With unseasonably warmer weather, we have been opening the windows again. The cats love it (and so do I). To a cat, every open window is a window of opportunity. They’re constantly waiting for just the right moment to make their escape.
As a cat owner, it’s my job to make sure they have screens so they can’t take advantage of those opportunities.
As a marketing strategist, I support clients as they watch for open windows and then take full advantage of what’s out there. Often a small window can have a huge impact on your bottom line… if you can move quickly to take advantage before the window closes forever.
Of course, many of my clients are extremely busy. Some even relate to the notion of being “time-starved.” For busy business owners, a window of opportunity draws mixed emotions. “Yes, I want to do it… but I don’t have time!”
If you haven’t planned for it, a window of opportunity can seem more like an opportunity to work.
One client began our work together with an email, “I’m suddenly getting invitations to speak – but I don’t have time to prepare a talk! What can I do?”
Be ready with an Opportunity Kit so you will be ready to take advantage of these surprise invitations.
Your kit includes:
3 stories you can use when you’re invited on a guest gig
Remember that each story will be used to make a point, and you control the content. Typically you’ll need these 3 stories:
1 – A success story. This story shows how you helped a client deal with a significant challenge. Your client is the hero. You are the guide. Make sure your story emphasizes that you’re using a proven system with repeatable results.
2 – A passion story. Often you’ll be asked, “How did you get here?” Use the opportunity to demonstrate why you are the best possible choice for solving the client’s problem. Maybe one experience left you determined to make sure others didn’t suffer the way you did (showing passion). Or people started asking you to help them and now you have.a business (showing expertise).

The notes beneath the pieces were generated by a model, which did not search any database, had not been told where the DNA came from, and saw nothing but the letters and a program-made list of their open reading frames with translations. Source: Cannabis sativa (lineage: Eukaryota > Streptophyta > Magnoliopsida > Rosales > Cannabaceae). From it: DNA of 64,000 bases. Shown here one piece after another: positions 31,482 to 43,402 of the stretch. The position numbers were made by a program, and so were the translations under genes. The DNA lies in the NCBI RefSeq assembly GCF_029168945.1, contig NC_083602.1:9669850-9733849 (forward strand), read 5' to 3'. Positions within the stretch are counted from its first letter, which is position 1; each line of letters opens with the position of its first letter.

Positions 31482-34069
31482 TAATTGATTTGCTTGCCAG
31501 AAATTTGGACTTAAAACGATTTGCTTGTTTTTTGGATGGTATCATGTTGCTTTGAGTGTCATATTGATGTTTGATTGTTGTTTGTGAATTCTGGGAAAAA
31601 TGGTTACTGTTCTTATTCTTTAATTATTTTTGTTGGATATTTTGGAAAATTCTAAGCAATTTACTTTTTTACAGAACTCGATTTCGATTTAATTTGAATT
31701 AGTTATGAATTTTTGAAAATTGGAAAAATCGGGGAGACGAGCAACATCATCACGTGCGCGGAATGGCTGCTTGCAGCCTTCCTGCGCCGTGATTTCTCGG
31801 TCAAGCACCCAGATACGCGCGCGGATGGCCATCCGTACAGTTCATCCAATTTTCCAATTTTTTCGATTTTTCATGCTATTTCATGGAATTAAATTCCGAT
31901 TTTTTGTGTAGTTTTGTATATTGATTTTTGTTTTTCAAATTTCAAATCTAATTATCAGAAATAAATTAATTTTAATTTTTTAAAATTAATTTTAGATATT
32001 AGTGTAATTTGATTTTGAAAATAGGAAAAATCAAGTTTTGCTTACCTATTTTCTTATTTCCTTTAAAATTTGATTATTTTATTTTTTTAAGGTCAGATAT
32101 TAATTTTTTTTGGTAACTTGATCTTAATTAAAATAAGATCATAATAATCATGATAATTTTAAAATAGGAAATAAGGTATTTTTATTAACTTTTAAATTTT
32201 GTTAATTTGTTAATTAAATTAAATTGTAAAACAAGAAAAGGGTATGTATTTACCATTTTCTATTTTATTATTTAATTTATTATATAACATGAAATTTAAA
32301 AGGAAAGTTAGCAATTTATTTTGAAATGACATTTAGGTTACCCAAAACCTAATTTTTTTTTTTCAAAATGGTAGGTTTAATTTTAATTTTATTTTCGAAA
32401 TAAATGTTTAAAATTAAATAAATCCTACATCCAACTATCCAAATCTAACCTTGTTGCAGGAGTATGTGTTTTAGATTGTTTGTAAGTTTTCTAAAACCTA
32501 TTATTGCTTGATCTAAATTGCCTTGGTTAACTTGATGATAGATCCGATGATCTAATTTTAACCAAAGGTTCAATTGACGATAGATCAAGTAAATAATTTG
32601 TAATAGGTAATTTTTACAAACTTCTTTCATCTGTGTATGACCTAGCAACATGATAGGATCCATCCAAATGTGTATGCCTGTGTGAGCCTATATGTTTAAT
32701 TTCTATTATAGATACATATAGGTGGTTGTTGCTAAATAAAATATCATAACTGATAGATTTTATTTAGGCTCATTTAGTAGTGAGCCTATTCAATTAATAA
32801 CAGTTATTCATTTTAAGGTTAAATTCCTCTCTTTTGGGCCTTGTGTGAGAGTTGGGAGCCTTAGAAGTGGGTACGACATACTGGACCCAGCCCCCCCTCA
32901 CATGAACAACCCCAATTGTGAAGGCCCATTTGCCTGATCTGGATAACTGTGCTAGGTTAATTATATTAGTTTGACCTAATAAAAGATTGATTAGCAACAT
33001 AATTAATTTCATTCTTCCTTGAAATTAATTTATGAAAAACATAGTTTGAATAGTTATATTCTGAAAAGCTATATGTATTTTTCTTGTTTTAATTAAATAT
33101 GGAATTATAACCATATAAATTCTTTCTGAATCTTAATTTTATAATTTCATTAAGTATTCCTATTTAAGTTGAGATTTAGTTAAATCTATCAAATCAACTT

Nobody cares about how you won the third grade spelling contest and decided to be a writer.
3 – A concept story. A story that offers an analogy of what you do. “It’s like dog training for people.”
You can learn more about these forms of storytelling from my kindle book on Amazon – click here to gain immediate access. It’s free if you’re on Kindle Unlimited.
A list of 10 questions that you’re frequently asked.
Stay away from process questions; focus on open-ended questions about challenges they face.
Keep the list in a file on your computer. As you think of answers, type them in.
Your subconscious mind will start looking for stories to fit each question. Add several stories to each question.
“How did you get to be… “
“What are the 3 biggest mistakes most people make when they…”
“What are the unwritten rules about…”
“Why you need to know about this topic…”
– If your host wants to interview you, no worries; you know your topic. You’ll get kudos for being a well-prepared interviewee.
– If your host turns the mike over to you, interview yourself. Turn the questions into topics and speak as you would to a live client. You wouldn’t need to rehearse for a client’s questions, so why rehearse now?
A card with this reminder note to yourself.
If it’s been a while since your last guest gig, you may have forgotten a few of the basic tips – things that can make a difference between a polished presentation that gets you invited back and a so-so presentation that leaves everyone feeling, “At least it’s over!”
Remind yourself to speak slowly, but not too slowly. Use words and phrases that communicate the personality you want to brand.
Don’t try to adapt to your host’s personality, if it’s different. Your host doesn’t want surprises. You were chosen for this opportunity because of who you are and what you bring to the table.
Find out as much as possible about the audience. What types of stories do they bring to your presentation?
The best way to create these materials is to think like a copywriter. Ask yourself, “What does my audience want? Where is their greatest challenge or pain?” You then create questions, introduce answers, and leap through the window of opportunity with ease.